It is hard to argue against the value of community participation in scientific inquiry.
Citizen involvement can build large-scale experiments more efficiently than might otherwise be possible. For example, the logic and mechanics of computer gaming are being used to engage citizens in data collection and problem solving — as with the EyeWire online project that says 60,000 participants in 100 countries have contributed to mapping the retina.
It is also seductively in step with the zeitgeist — and the proliferation of new technology has bought renewed attention to it.
Earlier this year, the UN's High Level Panel on the Post-2015 Development Agenda called for a data revolution drawing on new technology for citizen engagement; Bond, the UK development network, is planning a working group on technology; and SciDev.Net is itself organising a meeting on big data in February 2014.
Allowing more people to contribute data and reflections for free reduces costs. It also increases the spin-off benefits as projects become informal education settings.
Perhaps the most compelling benefit of all was captured by the late founding director of SciDev.Net, David Dickson. In an editorial published in 2002, he wrote: "experience, and the way that it is handed down through generations … often holds vital keys to our understanding of both the human and natural environment".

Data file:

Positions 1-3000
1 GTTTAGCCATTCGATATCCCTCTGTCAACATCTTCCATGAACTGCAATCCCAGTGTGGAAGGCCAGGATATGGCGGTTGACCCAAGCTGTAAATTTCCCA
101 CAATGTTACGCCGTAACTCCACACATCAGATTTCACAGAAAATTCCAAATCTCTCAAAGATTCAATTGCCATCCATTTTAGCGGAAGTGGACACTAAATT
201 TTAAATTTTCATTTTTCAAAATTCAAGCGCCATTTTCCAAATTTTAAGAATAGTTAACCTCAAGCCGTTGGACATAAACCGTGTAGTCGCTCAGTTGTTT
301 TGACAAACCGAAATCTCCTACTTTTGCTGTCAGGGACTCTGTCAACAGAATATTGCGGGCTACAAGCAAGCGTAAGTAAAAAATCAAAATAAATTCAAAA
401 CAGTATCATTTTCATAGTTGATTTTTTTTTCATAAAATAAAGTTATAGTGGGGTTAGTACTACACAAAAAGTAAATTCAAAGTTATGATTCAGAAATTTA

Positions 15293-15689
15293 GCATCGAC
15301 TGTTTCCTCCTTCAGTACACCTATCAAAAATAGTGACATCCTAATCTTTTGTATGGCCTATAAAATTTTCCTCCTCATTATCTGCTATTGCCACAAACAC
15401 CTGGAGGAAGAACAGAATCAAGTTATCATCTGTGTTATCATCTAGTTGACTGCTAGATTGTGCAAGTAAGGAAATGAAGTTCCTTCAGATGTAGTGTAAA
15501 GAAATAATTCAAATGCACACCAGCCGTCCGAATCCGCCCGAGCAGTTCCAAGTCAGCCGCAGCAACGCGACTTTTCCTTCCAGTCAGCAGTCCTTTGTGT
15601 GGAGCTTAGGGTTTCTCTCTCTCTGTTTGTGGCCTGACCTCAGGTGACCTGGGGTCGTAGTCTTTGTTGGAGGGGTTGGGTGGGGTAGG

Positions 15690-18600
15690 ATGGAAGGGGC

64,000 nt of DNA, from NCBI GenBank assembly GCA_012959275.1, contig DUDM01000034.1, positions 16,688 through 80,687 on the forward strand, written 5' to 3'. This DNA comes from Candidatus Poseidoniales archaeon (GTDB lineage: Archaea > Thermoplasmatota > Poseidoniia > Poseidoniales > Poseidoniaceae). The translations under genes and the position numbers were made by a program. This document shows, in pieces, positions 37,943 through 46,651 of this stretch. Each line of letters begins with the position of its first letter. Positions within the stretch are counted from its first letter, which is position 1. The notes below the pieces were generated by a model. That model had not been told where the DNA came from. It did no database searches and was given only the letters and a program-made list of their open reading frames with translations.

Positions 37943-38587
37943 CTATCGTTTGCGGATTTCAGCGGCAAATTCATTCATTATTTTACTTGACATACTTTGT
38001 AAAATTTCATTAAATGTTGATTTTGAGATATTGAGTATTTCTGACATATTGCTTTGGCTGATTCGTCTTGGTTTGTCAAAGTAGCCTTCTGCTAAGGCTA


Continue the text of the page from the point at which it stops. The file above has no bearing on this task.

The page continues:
In effect, citizen science can allow scientific enquiry to draw on diverse forms of knowledge and perspectives.
In the context of international development, the prospects are particularly interesting. Through the active participation of individuals, citizen science offers a chance to engage with local contexts in a way that bodes well for the roll-out of any innovations, suggesting local ownership and adaptability.
Collection not analysis
However, there are challenges to the practice in the developing world.
The most obvious is that opportunities for participation are fewer than in the global North. Gaming is not as popular in the developing world, citizens do not typically have extra cash to fund amateur science and there are fewer scientists per capita.